Staying connected to PLU's roots while studying the present
Tamara Williams, executive director of the Wang Center for Global Education, says Gateway programs are entry points to regions with a deep educational partnership with Pacific Lutheran University. They develop lifelong transformation and establish a cultural exchange between campuses in both places, she says.
The Gateways punctuate PLU’s educational mission that was established in 1890 by Norwegian pioneers — a commitment to the values of Lutheran higher education.
Two of the most important Gateways connect PLU to its heritage — programs in Telemark and Oslo, distinctively different locations in Norway.
Claudia Berguson, program director for the Telemark Gateway, says both programs look beyond Scandinavian heritage and focus on the “needed element” of studying contemporary Norway.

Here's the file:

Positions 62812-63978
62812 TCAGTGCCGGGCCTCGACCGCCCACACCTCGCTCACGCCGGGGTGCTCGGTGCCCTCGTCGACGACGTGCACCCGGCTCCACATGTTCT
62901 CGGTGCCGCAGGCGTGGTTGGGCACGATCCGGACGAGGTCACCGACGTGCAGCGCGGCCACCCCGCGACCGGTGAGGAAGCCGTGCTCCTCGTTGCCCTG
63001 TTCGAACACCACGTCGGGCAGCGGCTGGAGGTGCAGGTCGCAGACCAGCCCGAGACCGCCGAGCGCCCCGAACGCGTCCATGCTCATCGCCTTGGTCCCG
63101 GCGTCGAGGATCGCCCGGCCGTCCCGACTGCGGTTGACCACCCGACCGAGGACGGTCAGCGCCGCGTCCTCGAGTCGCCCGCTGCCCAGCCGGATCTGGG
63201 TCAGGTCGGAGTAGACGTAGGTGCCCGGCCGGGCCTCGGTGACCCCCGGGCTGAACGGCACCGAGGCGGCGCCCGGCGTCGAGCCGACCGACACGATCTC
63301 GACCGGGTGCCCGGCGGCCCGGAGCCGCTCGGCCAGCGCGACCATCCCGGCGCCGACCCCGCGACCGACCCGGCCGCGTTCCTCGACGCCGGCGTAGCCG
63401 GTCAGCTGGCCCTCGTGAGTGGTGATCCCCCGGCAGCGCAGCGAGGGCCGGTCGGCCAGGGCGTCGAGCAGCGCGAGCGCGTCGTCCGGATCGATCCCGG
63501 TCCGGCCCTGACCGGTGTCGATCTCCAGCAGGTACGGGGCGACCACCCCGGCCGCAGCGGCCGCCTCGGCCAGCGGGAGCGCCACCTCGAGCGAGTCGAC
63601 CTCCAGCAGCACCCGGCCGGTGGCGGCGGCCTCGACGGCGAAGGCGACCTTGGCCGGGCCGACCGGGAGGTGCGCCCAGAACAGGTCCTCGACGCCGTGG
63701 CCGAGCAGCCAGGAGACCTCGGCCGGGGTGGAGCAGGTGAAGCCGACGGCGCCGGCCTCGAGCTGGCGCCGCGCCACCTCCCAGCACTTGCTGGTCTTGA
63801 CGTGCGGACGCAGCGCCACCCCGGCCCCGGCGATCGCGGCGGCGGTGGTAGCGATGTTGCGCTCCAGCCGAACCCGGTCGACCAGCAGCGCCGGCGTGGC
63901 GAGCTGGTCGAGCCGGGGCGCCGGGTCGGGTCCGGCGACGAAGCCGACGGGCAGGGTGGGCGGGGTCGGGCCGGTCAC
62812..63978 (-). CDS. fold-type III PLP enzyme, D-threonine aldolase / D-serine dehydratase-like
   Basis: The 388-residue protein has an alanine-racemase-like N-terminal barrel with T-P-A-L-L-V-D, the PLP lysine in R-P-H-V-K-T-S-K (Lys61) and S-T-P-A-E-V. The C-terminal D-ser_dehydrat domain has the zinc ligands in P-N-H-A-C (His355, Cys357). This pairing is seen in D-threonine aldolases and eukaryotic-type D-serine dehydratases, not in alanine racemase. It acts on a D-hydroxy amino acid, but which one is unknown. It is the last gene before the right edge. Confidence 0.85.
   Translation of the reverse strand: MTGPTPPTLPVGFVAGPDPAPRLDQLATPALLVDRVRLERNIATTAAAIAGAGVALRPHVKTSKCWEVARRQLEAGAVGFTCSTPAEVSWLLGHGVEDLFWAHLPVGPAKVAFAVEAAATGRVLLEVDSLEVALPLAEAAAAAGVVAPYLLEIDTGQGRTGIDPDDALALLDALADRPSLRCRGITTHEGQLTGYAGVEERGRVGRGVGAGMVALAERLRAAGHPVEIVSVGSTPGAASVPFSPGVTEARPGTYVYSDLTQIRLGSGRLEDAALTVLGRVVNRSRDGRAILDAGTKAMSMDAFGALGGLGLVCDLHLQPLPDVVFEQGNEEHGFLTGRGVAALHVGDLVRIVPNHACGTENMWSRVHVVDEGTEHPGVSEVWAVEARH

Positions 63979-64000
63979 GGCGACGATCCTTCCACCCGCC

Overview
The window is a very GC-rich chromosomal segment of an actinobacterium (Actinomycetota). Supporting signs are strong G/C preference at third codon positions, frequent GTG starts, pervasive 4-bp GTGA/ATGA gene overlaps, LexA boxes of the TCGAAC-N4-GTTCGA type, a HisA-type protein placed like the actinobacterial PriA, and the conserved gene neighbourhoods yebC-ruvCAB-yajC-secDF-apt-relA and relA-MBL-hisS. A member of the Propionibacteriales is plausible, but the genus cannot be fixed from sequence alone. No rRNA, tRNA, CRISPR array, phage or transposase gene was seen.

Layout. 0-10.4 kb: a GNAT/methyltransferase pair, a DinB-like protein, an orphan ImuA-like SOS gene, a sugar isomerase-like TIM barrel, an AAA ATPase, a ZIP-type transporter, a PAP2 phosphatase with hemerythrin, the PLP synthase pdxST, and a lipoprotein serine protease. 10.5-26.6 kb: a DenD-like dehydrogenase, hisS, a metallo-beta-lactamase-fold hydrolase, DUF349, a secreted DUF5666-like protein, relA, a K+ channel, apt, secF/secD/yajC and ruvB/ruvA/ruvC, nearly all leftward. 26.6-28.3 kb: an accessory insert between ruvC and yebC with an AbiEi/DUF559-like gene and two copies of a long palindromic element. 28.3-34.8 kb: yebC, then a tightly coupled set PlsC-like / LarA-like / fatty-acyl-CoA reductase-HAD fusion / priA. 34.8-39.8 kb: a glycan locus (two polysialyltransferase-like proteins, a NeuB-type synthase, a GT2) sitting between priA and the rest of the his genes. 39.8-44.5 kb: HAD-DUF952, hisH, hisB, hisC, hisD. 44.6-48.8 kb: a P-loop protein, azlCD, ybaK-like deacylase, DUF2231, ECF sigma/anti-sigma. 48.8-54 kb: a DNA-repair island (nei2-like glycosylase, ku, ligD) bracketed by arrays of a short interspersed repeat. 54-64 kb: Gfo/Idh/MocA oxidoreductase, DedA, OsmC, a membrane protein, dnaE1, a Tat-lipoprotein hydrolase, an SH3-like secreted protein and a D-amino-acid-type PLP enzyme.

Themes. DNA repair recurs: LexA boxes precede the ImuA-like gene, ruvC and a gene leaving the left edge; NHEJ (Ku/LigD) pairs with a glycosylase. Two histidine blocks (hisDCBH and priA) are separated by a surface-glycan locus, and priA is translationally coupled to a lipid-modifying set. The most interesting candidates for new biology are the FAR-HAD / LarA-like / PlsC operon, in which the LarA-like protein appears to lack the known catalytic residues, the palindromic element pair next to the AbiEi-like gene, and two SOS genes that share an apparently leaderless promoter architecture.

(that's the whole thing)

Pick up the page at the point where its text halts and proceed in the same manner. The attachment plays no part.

“Our courses (in Scandinavian-area studies) and study away both strive to move students from an interest in heritage to an interest in how Norway approaches disciplines like business, alpine ecology and literature from their perspective,” she said.
Students studying in Telemark have the opportunity to learn Norwegian and participate in field trips that underscore outdoor life and regional identity. Lutes in Oslo focus on conflict resolution and peacebuilding, topics Norway is deeply committed to, Williams said. The country is engaged in a dynamic discussion defining and redefining its international roles, and PLU students participate in dialogue on issues such as European integration and multiculturalism in schools.
Explore peace and conflict studies, as well as Norway’s global implementation of conflict resolution and aid for developing countries.
The University of Southeast Norway offers Scandinavian studies, international tourism and sustainable development, business, alpine ecology and kinesiology programs.